These are unsettling times, about as unsettling as it gets for a period when there are no major hot wars raging. The whistleblower revelations about the ominously pervasive reach of secret U.S. intelligence operations blanketing U.S. citizens should give any thinking person pause. The “uprising” in Turkey, being one of the most transparent cases of foreign intelligence meddling ever, doesn’t stop CNN and the others from trying to legitimize it. That’s just this week.
So, stepping away from the mess that alpha males are making of our world for an evening, hope for humanity could be found alive and well during an evening at Washington, D.C.’s Kennedy Center, at Sunday night’s 14th annual Cappies Gala, a delightful showcase of the best of the past year’s high school drama department accomplishments among 56 schools in the greater Washington, D.C. area.
It was conducted to a capacity crowd in the concert hall on the same night as the Tony Awards ceremonies were going on in New York, but despite the audience’s keen interest in theater, generally, no one begrudged spending four hours at the Cappies show, which followed a similar format as the Tonys, and was every bit as entertaining.
What made the Cappies gala so endearing was the enthusiasm and promise of the young performers, not only those who stepped up to accept an award, but all those who took part in the big production numbers opening and closing the evening, and the many special scenes and songs from the past years’ best productions presented during the show. The awards also honored student theater critics, who hone their writing skills attending and writing reviews of high school plays that are published in a number of area newspapers, including mine.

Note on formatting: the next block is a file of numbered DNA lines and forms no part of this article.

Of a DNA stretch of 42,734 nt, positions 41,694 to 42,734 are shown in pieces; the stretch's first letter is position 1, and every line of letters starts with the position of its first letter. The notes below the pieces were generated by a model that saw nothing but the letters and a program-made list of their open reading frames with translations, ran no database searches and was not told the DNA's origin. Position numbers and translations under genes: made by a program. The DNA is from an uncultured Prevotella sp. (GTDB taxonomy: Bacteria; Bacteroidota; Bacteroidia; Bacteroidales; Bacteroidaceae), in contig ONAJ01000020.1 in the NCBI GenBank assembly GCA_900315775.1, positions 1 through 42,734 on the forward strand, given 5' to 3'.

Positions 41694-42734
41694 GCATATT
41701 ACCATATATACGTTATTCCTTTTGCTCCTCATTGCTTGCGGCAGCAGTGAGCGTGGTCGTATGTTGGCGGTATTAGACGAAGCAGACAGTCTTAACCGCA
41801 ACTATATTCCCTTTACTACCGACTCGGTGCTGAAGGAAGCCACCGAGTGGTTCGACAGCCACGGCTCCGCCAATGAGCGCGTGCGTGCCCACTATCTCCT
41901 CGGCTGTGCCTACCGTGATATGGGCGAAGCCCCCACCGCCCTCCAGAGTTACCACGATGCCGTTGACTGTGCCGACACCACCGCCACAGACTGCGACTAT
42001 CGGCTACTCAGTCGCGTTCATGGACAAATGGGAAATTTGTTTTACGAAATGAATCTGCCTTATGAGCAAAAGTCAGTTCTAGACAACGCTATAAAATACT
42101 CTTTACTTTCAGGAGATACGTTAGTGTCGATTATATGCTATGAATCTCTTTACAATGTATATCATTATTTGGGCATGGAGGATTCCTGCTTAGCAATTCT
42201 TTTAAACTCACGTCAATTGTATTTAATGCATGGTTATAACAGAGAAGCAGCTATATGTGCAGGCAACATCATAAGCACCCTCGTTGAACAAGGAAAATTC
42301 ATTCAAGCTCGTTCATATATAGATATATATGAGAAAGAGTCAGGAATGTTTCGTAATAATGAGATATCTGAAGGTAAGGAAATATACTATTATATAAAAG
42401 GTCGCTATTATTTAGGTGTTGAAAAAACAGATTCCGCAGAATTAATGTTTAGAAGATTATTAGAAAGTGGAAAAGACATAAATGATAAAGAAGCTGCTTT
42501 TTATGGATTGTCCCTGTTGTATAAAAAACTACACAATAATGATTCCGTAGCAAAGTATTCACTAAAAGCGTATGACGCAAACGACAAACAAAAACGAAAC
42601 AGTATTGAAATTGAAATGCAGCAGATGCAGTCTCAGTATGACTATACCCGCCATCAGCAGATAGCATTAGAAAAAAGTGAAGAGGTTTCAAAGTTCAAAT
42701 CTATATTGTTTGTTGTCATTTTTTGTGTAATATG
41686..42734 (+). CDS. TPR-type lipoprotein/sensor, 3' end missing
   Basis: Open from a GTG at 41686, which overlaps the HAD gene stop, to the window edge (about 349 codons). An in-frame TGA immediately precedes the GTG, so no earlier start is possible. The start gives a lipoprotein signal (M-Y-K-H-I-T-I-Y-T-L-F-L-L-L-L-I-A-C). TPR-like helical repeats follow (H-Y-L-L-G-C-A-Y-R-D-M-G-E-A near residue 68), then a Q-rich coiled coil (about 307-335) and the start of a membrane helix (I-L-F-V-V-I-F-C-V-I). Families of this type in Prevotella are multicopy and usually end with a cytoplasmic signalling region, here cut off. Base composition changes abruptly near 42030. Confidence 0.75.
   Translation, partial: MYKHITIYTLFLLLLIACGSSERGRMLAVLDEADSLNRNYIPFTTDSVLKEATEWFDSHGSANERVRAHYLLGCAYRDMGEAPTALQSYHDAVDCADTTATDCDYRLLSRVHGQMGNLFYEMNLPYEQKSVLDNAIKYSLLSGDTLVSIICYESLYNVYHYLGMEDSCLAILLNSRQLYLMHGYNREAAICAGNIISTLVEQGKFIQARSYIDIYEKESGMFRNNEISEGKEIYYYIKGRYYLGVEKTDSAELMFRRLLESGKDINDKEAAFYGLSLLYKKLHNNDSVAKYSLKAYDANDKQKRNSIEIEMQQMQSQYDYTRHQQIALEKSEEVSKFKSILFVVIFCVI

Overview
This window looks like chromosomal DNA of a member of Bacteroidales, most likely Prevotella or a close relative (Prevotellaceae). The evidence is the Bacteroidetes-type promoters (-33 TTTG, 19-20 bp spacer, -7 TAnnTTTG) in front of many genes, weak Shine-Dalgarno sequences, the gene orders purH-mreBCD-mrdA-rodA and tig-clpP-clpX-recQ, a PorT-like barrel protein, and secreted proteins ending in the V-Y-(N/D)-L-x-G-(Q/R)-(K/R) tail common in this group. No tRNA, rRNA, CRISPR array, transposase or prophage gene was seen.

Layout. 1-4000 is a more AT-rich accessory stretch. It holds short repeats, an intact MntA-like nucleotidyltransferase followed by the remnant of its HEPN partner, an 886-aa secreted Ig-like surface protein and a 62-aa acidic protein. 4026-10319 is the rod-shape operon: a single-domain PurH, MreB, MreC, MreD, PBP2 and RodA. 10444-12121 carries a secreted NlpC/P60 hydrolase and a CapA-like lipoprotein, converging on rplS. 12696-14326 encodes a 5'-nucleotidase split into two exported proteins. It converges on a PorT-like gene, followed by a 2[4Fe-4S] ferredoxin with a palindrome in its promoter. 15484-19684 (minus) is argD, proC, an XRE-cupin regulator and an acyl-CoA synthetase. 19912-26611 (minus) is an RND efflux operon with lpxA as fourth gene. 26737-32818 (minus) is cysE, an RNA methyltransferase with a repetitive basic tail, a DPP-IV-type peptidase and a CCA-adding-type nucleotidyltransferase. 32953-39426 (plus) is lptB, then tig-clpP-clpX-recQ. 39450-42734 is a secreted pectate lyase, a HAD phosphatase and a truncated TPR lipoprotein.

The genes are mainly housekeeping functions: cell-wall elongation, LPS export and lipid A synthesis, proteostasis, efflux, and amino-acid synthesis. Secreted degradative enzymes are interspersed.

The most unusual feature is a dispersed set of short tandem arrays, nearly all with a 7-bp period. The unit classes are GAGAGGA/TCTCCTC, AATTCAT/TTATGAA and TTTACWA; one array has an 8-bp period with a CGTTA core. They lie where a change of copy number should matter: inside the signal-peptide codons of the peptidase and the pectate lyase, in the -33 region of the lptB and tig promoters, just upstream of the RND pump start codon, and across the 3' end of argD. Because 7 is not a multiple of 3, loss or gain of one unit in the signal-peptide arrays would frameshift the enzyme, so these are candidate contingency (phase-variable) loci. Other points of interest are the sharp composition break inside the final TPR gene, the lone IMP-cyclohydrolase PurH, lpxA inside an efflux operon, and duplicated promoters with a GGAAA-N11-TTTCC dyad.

The Cappies were launched in the Summer of 1999 by Judy Bowns, a theatre arts resource teacher in the Washington area suburb of Fairfax County, Virginia, and Bill Strauss for the purpose, they wrote, “of celebrating and bringing public acclaim to high school theater.” Now, in addition to the eager participation of 56 DC-area schools, Cappies programs have also been launched in Baltimore, Cincinnati, Dallas, El Paso, Ft. Lauderdale, New Jersey, Orlando, Kansas City, Orange County (Calif.), St. Louis, Springfield (Mo.), Philadelphia and Edmonton, Niagara and Ottawa, Canada.
With all the attention paid to high school sports, this program levels the playing field, so to speak, at least to a degree. Competitive sports are the dominion of alpha males who are screwing up the world. Theater arts and related programs nurture the sensibilities of those who are tasked with cleaning up alpha male messes to make for a better humanity.
I was honored to make an award presentation at Sunday’s Cappies gala. Before naming nominees and opening an envelope to announce a winner in the choreography category, I said a few words.
I told the 800 hundred students, mentors, parents and friends, that their work as creative individuals performing or writing (I wasn’t in the theater when I was in high school, but was editor of my high school newspaper, I noted) brings happiness, truth and beauty to a world where there is far too little of all those. As such, “You are all lovely and very important people,” I said.
I was thinking of what E.M. Forster wrote in his 1939 pamphlet, “What I Believe,” written on the eve of World War II.
“I believe that creativeness remains and will always assume direction when violence sleeps,” he wrote. “I believe in aristocracy, not an aristocracy of power, but an aristocracy of the sensitive, the considerate and the plucky. Its members are to be found in all nations and classes, and all through the ages, and there is a secret understanding between them when they meet.
“They represent the true human tradition, the one permanent victory of our queer race over cruelty and chaos. Thousands of them perish in obscurity, a few are great names. They are sensitive for others as well as for themselves, they are considerate without being fussy, their pluck is not in swankiness but the power to endure, and they can take a joke.”
They’re humanity’s hope.